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Data Management

Types of data to manage

Data can mean many different things, but there are typically four main categories that it can be sorted into for management purposes. The category that you choose will then have an effect upon the choices that you make throughout the rest of your data management plan.

Observational

  • Captured in real-time
  • Usually irreplaceable
  • Examples: Sensor readings, telemetry, survey results, images

Experimental

  • Data from lab equipment
  • Often reproducible, but can be expensive
  • Examples: gene sequences, chromatograms, magnetic field readings

Simulation

  • Data generated from test models
  • Models and metadata
  • Input more important than output data
  • Examples: climate models, economic models

Derived or compiled

  • Reproducible (but very expensive)
  • Examples: text and data mining, compiled database, 3D models

Data formats

  • Text (ascii, Word, pdf)
  • Numerical (ascii, SPSS, STATA, Excel, Access, MySQL)
  • Multimedia (jpeg, tiff, dicom, mpeg, quicktime)
  • Models (3D, statistical)
  • Software (Java, C)
  • Discipline specific (FITS in astronomy, CIF in chemistry)
  • Instrument specific (Olympus Confocal Microscope Data Format)

Storage

Things to consider when deciding on where and how to store your data:

  • Use file formats that wil be useable in the long-term, not dependent on software version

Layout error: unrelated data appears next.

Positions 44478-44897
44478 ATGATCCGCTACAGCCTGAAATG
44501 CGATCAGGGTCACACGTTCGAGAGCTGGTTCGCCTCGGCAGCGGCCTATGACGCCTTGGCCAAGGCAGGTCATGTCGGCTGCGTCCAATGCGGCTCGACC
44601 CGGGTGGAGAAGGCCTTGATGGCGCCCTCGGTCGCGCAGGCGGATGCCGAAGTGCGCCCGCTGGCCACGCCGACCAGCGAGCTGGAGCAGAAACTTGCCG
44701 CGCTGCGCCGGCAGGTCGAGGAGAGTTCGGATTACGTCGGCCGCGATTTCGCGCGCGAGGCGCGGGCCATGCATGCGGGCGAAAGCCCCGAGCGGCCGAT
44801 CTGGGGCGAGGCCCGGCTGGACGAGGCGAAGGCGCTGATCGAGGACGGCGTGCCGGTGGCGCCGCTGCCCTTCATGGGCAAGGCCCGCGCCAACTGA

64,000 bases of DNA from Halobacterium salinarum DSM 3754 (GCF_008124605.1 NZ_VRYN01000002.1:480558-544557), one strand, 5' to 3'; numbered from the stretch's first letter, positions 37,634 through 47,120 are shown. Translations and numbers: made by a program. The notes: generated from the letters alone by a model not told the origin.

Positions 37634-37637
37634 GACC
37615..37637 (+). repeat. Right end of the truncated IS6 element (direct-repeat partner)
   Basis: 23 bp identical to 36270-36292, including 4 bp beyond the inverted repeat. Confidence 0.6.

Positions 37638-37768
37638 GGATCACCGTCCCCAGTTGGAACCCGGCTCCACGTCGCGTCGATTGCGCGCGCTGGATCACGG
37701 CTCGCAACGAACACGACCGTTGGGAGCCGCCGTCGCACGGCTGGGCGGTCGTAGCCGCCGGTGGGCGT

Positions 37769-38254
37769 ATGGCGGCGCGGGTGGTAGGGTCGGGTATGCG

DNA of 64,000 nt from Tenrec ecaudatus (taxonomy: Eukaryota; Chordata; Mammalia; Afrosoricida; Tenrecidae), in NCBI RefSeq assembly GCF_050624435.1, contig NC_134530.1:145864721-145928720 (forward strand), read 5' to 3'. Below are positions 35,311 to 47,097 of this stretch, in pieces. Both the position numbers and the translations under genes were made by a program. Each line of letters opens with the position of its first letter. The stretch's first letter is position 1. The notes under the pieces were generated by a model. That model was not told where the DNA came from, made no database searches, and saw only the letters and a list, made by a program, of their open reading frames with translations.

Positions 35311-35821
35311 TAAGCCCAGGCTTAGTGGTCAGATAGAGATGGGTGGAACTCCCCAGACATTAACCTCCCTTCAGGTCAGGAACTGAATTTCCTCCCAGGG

• CD & DVDs' media life are not reliable in the long-term, copy or migrate data to new media between 2 - 5 years after creation
  • Appropriate environmental conditions will increase the life-span of media
  • Consider security concerns listed above
  • Make backups of your data

Security

Data Security is the protection of data from unauthorized access, use, change, disclosure and destruction. Make sure your data is safe in regards to:

  • Network security
    • Keep confidential data off the Internet
    • Put sensitive materials on computers not connected to the internet
  • Physical Security
    • Restrict access to buildings and rooms where computers or media are kept
    • Only let trusted individuals troubleshoot computer problems
  • Computer Systems & Files
    • Keep virus protection up to date
    • Don't sent confidential data via e-mail or FTP (use encryption, if you must)
    • Use passwords on files and computers
  • Unencrypted is ideal for storing your data because it will make it most easily read by you and others in the future. But if you do need to encrypt your data because its sensitivity:
    • Keep passwords and keys on paper (2 copies), and in a PGP (pretty good privacy) encrypted digital file
    • Don’t rely on 3rd party encryption alone
  • Uncompressed is also ideal for storage, but if you need to do so to conserve space, limit compression to your 3rd backup copy